• The Department of Fish and Game (DFG) contends the likelihood of such a high degree of impact is remote but it also acknowledges severe impacts are possible.
• Public Water Agencies have to plan for at least a 90% level of certainty when preparing to meet the needs of the public.
• The lack of certainty resulting from the Proposed Regulation by itself, will result in water being lost because, for example, farmers will be unable to plant irrigated crops for which no water supply is certain.
• The potential costs of the Proposed Regulation to Public Water Agencies could exceed $220,000,000 per year. The costs to the state's economy in lost jobs, business failures, and ruined crops would run into many billions of dollars.

No Benefit to Fish
• DFG's own surveys demonstrate that longfin smelt rarely inhabit areas influenced by operation of CVP and SWP pumps. Instead they are found in abundance miles away and seaward.
• The highest year of longfin smelt entrainment in December was 1997, when an estimated 0.6% of the population was entrained. Entrainment in other years was often zero.
• The highest percentage of entrainment of larvae and juveniles from March through June occurred in 2002, when an estimated 0.0017% of the population was entrained.

Fish and Game Ignores Well Known Threats to Longfin
• The Proposed Regulation fails to offer any measures to address, understand, and control the important threats to the longfin smelt populations in the Delta that DFG itself has previously referenced including invasive species, toxics, predation, ocean conditions, and a changing food web.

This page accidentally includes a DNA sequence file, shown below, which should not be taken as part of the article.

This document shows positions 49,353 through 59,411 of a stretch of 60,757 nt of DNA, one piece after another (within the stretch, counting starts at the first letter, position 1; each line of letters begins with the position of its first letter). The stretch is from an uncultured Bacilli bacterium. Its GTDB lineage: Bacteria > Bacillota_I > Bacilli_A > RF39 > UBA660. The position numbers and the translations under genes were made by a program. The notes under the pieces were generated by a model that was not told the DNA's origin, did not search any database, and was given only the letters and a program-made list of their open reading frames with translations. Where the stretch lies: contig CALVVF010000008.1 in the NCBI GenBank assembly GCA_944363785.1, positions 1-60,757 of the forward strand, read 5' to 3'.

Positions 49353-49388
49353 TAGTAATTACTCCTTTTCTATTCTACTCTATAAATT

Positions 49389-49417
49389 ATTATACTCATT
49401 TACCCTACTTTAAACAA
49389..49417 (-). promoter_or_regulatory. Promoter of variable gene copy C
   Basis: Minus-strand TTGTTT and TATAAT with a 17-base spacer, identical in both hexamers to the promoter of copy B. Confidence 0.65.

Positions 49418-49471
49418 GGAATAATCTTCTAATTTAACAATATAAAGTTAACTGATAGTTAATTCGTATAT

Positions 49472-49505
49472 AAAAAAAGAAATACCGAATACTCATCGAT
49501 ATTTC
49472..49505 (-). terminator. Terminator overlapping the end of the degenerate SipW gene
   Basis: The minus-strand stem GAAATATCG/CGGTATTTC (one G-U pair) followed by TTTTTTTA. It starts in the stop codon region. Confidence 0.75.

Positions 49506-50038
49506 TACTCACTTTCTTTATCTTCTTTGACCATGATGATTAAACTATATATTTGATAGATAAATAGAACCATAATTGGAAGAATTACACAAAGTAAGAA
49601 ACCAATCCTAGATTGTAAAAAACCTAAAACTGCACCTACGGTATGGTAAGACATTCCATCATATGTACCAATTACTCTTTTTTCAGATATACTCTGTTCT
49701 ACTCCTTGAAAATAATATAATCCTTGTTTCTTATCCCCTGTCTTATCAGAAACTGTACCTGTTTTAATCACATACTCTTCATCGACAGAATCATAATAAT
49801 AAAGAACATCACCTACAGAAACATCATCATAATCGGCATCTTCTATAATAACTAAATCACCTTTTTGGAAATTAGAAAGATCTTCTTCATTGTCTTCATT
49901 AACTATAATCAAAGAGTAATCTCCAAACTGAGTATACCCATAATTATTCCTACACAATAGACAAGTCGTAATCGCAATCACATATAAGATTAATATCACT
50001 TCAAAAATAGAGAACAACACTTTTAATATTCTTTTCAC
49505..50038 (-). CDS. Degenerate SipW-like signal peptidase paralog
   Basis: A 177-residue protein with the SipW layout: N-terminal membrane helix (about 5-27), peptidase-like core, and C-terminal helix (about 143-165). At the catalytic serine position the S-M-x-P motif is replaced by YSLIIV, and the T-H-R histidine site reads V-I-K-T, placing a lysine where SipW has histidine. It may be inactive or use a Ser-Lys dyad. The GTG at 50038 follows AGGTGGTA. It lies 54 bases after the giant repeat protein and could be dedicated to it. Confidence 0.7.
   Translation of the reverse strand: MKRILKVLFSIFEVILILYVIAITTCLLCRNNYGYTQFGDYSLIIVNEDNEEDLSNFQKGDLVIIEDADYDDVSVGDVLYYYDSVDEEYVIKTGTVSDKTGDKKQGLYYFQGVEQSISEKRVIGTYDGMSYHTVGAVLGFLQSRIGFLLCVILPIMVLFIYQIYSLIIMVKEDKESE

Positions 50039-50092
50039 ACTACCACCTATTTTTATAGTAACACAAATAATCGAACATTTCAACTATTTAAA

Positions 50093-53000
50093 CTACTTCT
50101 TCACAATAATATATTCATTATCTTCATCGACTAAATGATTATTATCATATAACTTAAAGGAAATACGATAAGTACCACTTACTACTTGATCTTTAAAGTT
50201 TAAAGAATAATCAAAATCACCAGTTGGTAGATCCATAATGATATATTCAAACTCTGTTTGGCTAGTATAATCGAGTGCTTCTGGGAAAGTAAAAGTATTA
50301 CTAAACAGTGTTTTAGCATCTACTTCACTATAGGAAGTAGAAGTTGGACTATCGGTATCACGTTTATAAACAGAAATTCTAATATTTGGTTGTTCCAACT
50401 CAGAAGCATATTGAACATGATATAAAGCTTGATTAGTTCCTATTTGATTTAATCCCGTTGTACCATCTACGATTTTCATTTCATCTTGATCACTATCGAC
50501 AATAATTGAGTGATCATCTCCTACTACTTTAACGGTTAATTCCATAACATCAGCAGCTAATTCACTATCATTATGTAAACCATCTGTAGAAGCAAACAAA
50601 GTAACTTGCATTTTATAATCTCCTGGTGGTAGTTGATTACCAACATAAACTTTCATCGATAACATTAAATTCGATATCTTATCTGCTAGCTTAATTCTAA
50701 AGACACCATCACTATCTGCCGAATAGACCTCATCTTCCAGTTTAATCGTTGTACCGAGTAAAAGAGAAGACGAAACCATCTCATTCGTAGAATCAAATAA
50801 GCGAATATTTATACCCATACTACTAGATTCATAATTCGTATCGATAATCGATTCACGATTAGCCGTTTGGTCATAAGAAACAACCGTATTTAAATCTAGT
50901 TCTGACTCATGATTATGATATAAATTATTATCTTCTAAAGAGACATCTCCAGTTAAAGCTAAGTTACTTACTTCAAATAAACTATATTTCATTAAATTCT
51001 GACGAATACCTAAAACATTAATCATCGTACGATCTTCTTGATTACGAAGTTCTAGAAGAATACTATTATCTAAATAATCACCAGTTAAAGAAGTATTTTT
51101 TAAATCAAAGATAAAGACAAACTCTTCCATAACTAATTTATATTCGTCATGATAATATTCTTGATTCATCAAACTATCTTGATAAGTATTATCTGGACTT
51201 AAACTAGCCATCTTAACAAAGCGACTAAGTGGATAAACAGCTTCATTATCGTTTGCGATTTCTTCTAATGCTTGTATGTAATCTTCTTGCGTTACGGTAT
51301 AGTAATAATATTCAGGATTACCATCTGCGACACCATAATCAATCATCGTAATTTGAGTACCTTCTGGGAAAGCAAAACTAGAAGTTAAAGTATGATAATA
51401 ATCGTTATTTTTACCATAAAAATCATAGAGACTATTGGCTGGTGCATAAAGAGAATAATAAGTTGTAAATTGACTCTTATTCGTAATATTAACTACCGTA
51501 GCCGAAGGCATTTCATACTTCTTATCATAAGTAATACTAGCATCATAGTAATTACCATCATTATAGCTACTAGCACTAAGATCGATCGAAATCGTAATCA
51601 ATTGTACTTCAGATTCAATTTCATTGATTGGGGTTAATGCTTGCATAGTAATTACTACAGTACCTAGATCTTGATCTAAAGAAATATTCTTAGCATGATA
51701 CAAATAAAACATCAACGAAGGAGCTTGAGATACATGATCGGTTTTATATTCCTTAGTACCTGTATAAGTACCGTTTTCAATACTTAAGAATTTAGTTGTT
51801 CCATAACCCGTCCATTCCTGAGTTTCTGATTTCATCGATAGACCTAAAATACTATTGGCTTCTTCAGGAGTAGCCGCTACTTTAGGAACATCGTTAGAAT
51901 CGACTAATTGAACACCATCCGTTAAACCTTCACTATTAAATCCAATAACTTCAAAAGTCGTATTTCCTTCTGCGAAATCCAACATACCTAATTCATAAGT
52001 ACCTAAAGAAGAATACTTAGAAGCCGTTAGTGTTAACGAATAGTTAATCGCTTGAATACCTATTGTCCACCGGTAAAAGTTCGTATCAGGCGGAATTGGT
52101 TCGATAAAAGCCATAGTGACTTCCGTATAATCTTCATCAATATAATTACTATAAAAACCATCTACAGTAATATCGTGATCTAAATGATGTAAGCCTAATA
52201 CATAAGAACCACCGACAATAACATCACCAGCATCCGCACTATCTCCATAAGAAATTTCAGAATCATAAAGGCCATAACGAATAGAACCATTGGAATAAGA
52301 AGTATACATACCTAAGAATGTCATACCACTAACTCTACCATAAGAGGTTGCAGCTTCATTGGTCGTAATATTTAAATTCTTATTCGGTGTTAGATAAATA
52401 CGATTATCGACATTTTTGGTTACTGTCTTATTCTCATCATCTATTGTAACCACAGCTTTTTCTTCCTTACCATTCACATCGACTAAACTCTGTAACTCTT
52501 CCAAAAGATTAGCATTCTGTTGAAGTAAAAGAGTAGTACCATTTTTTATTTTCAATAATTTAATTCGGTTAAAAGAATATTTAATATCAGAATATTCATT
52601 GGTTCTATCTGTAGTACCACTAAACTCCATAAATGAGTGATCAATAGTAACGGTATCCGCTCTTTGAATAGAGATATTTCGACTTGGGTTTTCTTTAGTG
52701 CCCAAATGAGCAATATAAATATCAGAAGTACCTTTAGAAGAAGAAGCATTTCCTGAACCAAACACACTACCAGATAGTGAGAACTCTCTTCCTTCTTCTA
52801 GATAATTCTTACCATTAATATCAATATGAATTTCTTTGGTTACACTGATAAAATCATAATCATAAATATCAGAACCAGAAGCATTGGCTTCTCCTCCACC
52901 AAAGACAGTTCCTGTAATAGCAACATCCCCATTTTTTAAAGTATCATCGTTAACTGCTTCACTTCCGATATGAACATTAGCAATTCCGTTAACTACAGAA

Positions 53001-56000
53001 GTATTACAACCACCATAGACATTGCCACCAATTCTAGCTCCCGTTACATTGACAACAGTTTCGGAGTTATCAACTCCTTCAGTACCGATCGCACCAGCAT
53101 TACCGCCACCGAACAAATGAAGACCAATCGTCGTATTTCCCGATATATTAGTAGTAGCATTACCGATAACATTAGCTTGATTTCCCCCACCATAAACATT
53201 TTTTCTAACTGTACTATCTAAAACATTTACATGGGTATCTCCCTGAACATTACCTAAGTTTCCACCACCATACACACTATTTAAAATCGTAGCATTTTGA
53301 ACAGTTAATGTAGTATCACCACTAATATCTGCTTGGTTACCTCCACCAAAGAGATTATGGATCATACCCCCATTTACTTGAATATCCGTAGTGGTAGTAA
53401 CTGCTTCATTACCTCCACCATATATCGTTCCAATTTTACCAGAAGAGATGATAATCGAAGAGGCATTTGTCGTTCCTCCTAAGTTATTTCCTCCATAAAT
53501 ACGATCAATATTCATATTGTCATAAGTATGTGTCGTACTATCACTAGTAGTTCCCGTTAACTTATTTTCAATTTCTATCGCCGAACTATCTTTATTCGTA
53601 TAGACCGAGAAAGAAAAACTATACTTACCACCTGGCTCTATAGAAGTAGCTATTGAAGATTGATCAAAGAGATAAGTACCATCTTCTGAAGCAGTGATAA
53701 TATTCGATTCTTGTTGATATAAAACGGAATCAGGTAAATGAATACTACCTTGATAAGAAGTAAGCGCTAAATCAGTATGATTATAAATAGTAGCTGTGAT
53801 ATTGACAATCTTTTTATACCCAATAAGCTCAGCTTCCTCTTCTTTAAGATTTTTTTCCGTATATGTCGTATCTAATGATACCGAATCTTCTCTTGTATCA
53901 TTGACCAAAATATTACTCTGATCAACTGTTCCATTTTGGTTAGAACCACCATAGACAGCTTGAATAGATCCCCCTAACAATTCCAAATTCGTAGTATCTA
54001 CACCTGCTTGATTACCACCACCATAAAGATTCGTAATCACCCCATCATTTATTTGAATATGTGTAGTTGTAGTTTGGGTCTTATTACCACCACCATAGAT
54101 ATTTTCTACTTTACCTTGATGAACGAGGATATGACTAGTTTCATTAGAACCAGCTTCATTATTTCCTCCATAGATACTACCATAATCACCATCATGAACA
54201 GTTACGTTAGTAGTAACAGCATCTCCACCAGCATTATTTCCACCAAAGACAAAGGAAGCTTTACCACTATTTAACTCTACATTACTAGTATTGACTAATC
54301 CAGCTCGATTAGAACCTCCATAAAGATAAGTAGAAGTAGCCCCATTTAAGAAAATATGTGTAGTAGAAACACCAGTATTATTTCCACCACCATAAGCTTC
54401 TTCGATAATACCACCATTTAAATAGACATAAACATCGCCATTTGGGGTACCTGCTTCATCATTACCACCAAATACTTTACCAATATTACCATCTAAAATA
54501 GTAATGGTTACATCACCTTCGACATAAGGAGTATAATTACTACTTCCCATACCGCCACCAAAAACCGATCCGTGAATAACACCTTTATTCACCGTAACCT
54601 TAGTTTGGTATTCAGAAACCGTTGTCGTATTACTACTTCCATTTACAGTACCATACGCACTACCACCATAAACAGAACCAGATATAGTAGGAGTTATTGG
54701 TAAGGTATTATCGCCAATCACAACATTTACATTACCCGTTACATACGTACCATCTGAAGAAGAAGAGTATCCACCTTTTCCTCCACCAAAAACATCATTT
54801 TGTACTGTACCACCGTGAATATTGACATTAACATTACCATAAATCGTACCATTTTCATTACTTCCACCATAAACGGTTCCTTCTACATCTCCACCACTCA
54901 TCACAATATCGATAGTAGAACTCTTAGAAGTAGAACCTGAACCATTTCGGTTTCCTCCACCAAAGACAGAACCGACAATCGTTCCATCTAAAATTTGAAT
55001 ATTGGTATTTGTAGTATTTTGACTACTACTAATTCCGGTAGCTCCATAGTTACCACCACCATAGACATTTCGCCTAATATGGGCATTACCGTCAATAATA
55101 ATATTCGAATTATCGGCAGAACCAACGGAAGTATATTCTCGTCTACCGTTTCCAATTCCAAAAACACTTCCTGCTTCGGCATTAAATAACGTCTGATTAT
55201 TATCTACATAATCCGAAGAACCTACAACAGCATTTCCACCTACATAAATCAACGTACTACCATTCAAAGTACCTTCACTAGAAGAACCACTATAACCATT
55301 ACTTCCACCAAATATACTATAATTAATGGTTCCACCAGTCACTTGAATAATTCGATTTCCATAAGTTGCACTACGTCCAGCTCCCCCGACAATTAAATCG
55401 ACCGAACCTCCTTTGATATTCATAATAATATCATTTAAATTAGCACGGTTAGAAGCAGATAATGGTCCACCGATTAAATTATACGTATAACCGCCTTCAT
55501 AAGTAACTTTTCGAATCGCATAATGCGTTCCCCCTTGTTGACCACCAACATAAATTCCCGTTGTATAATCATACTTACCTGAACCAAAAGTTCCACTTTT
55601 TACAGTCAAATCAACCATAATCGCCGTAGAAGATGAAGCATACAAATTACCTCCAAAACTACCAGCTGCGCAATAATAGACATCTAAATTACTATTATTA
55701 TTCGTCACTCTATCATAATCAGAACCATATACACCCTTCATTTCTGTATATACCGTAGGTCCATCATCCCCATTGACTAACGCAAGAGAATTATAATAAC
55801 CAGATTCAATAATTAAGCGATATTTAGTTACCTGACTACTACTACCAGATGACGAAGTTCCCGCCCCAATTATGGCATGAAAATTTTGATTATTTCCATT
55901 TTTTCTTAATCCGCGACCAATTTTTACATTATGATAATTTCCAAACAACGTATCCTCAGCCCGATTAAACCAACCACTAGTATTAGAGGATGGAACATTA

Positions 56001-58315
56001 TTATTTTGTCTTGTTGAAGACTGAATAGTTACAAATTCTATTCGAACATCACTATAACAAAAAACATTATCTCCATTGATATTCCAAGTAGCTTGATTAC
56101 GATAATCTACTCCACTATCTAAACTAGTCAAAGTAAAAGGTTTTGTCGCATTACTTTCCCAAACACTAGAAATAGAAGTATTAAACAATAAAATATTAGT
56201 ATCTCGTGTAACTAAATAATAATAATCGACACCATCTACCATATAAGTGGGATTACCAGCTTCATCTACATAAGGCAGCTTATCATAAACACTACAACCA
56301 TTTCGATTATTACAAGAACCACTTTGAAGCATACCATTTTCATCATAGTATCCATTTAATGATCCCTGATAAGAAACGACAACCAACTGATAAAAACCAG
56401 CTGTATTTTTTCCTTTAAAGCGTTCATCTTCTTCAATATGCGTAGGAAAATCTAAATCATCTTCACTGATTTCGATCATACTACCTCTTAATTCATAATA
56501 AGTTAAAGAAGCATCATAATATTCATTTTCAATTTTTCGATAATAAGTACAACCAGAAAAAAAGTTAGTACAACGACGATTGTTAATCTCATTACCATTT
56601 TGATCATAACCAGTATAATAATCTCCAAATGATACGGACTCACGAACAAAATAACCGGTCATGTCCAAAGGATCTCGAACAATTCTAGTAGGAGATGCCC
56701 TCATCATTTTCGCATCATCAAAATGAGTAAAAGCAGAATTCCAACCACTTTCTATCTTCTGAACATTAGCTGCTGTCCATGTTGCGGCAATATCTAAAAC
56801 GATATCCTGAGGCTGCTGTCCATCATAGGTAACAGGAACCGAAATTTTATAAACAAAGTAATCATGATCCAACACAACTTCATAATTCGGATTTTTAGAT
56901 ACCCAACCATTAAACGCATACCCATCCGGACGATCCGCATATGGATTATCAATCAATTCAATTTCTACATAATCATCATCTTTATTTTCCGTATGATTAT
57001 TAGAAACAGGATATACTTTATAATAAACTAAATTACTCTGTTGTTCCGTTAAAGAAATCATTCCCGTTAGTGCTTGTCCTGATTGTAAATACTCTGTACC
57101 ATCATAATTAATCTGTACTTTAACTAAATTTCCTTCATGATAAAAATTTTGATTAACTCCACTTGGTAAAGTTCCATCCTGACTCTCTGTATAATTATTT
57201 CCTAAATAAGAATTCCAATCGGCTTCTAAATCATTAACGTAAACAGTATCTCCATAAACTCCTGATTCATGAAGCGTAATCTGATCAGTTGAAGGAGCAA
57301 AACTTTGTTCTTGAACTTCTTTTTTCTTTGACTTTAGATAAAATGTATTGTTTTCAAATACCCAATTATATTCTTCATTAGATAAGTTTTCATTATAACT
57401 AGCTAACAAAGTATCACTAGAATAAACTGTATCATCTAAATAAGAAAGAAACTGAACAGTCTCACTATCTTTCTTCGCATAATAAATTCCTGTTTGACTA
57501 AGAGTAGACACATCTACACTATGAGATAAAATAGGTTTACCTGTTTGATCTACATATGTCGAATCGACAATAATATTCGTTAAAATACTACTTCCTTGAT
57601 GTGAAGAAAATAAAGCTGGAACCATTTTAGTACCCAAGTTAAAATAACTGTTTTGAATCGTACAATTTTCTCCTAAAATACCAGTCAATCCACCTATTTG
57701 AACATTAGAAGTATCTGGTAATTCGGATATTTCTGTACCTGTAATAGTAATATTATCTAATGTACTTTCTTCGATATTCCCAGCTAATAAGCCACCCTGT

• DFG also turns a blind eye to in-Delta diversions which number in the thousands. DFG previously recognized that these diversions are a source of longfin smelt mortality but nevertheless extended take authorization to them without requiring any monitoring, minimization, or mitigation
• The Proposed Regulation also ignores DFG's assurances in a letter to the Bureau of Reclamation March 5, 2008, in which it acknowledged that numerous activities harm the longfin smelt in the Delta and promised to evaluate the adverse effects of those activities and develop protective measures to minimize them.

The Proposed Regulation Oversteps the Commission's Legal Authority
• The Commission has no authority to regulate DWR and Reclamation under the California Endangered Species Act (CESA).
• According to the Supremacy Clause of the U.S. Constitution, the Commission cannot use a state statute to regulate a federal water system.
• The Proposed Regulation also ignores the proportionality requirements under CESA that bars regulations if their adverse impacts far exceed their benefits.

Recommended Alternative
• Omit the sections of the Proposed Regulation related to the CVP and SWP, as the data indicate take has had no measurable impact on longfin smelt population.
• Authorize continued operation of the CVP and SWP for the longfin smelt candidacy period; provided that DWR and Reclamation continue to monitor and report the take of longfin smelt and meet their other regulatory obligations to protect fish and wildlife.
• Inventory all sources of industrial and wastewater discharges that affect the region occupied by longfin smelt
• Require monitoring of all activities producing toxicity that might result in take.
• Implement analysis program to identify chemical constituents and specific levels of toxicity affecting the natural mortality of longfin smelt.
• Promulgate regulations to mitigate for these impacts.
• Prohibit all boating and watercraft activities in areas where monitoring data indicate the presence of longfin smelt, as DFG states that larval longfin smelt reside at the surface of the water column and therefore are exposed to unlawful take by these unregulated activities.